IASB proposal designed to improve disclosures

BY KEN TYSIAC

Amendments proposed by the International Accounting Standards Board (IASB) on Tuesday are designed to play a role in the board’s effort to reduce disclosure overload.

Proposed amendments to IAS 1, Presentation of Financial Statements, are the result of one of several short-term projects under the IASB’s broader Disclosure Initiative. The initiative’s purpose is to ensure that financial reports are instruments of communication and not simply compliance documents, according to IASB Chairman Hans Hoogervorst.

“These proposals form a small part of our efforts to encourage preparers, auditors, and regulators away from a ticking-the-box mentality toward disclosures,” Hoogervorst said in a news release. “These proposals are designed to help change behavior, by emphasizing the importance of understandability, comparability, and clarity in presenting financial reports.”

The narrowly focused amendments proposed to IAS 1 are designed to address concerns about existing presentation and disclosure requirements and give preparers the ability to use judgment when they prepare financial statements.

The proposed amendments would:

  • Clarify the materiality requirements in IAS 1 in an effort to avoid overwhelming useful information with immaterial information.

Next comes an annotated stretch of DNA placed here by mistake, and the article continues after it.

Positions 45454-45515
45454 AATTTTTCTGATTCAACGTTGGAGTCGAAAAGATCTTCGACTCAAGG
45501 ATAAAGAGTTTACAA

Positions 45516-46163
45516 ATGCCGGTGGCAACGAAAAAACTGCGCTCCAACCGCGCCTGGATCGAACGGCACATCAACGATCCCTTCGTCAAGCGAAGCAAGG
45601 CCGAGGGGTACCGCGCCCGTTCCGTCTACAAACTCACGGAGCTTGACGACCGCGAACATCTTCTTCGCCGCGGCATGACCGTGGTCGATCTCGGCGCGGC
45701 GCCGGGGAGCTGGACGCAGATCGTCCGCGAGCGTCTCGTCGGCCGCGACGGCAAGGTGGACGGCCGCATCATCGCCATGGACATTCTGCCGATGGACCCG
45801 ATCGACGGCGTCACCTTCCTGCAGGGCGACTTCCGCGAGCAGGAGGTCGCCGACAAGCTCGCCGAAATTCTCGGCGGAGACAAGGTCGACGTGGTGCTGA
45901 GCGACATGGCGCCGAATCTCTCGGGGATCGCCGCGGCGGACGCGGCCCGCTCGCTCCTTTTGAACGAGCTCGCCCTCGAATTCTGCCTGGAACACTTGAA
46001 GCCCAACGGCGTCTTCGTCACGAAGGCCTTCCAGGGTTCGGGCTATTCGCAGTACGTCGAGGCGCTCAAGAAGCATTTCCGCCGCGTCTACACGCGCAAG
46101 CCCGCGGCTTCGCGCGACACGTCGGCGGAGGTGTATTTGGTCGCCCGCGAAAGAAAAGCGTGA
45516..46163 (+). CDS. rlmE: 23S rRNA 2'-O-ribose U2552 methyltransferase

• Clarify that specific line items in the statements of profit or loss and other comprehensive income, and the statement of financial position can be disaggregated.
  • Add requirements for how an entity should present subtotals in the statements of profit or loss and other comprehensive income, and the statement of financial position.
  • Clarify that entities have flexibility in the order in which notes are presented but should consider understandability and comparability when deciding that order.
  • Remove potentially unhelpful guidance in IAS 1 for identifying a significant accounting policy.


Comments are sought by July 23 and can be made at the IFRS website.

Simplifying disclosures has been a focus of standard setters worldwide. In the United States, FASB earlier this month issued a proposed concepts statement that would help the board create a process for identifying relevant information that should be included in notes to financial statements.

In October, Roger Marshall, chairman of the Accounting Council of the UK Financial Reporting Council, issued a call to action, saying financial reporting disclosures need to focus on relevant information and avoid boilerplate language.

Ken Tysiac ( ktysiac@aicpa.org ) is a JofA senior editor.

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